Virtual reality has negative side effects – new research shows that can be a problem in the workplace
The Research Brief is a short take about interesting academic work.
The big idea
Some employers are excited about swapping out computer monitors for virtual reality headsets, but the side effects of using VR are not completely understood. In a recent study, my colleagues and I propose 90 factors that could influence VR side effects in the workplace. In another study, we suggest guidelines to reduce these negative symptoms.
Our analysis considers over 350 studies to identify a range of VR side effects. Some negative symptoms of VR use – like headaches, tiredness, eyestrain and neck and shoulder pain –are familiar to those workers who sit at a computer all day.
There are many factors that can affect the frequency and severity of these side effects. Some of these characteristics relate to the virtual environment content – for example, how complicated the scene is or the way VR reproduces user movements. Others have more to do with the user, such as age or how long they’re immersed in the VR simulation.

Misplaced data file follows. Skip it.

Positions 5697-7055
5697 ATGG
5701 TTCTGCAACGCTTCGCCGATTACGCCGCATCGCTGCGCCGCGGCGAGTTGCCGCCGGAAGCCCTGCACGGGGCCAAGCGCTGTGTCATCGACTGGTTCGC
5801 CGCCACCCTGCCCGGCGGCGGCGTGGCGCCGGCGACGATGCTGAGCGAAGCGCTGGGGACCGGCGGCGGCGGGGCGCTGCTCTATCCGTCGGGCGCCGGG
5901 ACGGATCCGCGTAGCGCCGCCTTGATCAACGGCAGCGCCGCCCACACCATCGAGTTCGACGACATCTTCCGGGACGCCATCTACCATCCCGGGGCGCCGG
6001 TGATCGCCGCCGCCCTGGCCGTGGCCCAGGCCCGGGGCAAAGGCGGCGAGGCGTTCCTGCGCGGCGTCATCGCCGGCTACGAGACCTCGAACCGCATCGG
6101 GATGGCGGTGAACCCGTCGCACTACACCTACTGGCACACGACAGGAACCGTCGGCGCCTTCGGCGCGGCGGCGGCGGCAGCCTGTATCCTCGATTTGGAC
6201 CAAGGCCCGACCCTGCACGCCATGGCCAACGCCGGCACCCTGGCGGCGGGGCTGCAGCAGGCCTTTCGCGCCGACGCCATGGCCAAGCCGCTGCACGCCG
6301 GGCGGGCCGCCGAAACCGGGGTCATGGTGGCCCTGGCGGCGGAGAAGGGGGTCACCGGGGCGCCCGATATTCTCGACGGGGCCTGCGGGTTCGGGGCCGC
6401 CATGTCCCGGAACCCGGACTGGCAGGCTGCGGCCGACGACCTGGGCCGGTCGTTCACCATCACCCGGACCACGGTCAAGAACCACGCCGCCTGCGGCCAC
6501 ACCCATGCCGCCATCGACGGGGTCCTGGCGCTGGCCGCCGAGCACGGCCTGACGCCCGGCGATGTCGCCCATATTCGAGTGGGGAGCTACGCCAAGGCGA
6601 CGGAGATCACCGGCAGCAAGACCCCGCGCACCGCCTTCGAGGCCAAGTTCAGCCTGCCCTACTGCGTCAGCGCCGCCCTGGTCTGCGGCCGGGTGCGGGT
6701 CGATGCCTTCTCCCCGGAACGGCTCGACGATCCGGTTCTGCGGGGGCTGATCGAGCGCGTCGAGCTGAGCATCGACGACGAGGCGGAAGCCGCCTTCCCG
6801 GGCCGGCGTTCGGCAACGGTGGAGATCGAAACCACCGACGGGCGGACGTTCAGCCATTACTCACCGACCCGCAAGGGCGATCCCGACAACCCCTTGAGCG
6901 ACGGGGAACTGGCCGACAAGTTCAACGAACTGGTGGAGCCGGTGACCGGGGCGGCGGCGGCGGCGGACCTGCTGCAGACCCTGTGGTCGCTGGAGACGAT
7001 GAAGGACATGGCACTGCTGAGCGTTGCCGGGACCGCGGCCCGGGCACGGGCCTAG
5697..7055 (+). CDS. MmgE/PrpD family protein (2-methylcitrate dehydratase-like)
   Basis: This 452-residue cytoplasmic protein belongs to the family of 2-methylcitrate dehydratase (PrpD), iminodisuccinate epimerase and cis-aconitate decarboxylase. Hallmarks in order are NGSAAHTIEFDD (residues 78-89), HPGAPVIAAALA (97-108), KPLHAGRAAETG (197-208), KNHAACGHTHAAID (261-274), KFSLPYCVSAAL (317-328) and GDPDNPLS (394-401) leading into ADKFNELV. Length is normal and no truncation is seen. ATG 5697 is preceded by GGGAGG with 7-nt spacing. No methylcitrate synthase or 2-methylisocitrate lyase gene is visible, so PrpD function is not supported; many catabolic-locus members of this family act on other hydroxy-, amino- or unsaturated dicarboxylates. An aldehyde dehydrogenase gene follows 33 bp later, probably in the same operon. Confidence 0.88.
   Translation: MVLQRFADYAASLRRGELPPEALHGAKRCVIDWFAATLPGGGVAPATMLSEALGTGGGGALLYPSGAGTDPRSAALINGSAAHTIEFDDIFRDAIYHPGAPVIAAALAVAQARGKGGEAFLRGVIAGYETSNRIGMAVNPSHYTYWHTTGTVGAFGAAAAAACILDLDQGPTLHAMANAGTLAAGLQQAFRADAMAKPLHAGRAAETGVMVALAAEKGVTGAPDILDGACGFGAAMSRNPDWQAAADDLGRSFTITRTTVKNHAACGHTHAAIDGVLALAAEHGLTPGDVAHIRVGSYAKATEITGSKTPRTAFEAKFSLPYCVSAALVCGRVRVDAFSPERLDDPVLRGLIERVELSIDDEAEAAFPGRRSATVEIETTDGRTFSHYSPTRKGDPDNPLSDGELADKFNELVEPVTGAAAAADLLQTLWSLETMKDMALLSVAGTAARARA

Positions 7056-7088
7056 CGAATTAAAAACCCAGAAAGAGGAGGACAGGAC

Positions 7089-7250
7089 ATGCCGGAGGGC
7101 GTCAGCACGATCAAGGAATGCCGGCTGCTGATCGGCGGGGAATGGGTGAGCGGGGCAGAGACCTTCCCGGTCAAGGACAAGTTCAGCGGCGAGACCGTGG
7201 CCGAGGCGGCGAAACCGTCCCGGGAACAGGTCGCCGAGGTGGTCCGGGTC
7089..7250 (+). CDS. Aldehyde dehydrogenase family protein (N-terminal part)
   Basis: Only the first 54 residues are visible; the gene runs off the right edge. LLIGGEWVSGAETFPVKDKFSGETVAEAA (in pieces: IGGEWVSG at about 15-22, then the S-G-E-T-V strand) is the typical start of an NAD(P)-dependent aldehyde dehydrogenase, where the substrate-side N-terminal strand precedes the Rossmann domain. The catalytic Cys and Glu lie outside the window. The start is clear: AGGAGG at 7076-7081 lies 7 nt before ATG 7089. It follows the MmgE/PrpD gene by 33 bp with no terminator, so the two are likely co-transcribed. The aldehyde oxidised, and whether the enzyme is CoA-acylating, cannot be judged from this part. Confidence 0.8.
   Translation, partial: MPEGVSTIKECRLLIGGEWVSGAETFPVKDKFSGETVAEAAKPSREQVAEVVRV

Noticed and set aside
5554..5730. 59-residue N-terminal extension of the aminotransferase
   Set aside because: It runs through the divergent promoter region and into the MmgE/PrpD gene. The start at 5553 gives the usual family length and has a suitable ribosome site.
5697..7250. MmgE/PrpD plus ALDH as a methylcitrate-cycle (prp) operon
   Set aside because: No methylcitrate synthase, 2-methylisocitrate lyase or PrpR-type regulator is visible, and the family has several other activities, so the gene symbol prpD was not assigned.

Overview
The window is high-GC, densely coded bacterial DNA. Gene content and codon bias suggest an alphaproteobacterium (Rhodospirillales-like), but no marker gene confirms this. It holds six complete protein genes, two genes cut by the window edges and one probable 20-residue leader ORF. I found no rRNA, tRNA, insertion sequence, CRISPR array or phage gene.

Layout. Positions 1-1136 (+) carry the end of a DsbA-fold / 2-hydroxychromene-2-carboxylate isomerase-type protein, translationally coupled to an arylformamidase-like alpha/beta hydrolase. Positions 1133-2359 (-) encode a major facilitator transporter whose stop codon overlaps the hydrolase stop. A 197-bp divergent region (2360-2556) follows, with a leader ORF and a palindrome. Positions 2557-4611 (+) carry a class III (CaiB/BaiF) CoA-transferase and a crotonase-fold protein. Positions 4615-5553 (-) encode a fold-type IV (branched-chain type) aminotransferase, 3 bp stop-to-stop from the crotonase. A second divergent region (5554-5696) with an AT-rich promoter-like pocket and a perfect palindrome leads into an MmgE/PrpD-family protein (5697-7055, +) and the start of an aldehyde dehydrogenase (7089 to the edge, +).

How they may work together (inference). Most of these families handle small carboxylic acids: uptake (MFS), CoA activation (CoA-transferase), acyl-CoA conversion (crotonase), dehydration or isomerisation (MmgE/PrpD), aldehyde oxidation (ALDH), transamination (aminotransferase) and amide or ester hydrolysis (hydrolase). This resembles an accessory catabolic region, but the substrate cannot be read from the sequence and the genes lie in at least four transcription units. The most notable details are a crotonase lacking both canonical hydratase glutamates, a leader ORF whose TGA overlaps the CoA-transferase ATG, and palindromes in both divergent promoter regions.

Although more research is needed to identify the exact relationship between side effects and their contributing factors, our study suggests several guidelines to mitigate side effects. Each individual’s risk level is unique, but there are basic things anyone can do, like taking regular breaks, not using VR for more than 30 minutes at a time, and stopping use immediately when any symptoms start.
Nonetheless, several tech giants, like Meta and Microsoft, are promoting VR technology as the future of the workplace. But to safeguard workers, employers need a better understanding of the negative side effects of VR.
More research is needed to improve the quality of evidence. One way to gather more data is to use physiological sensors and machine learning models to detect VR side effects and better link each factor to a given effect.
Although researchers can identify influential factors, we don’t yet fully understand which ones are linked to specific side effects – or how strong those connections are. Researchers believe that some characteristics are connected to several VR side effects, but there’s…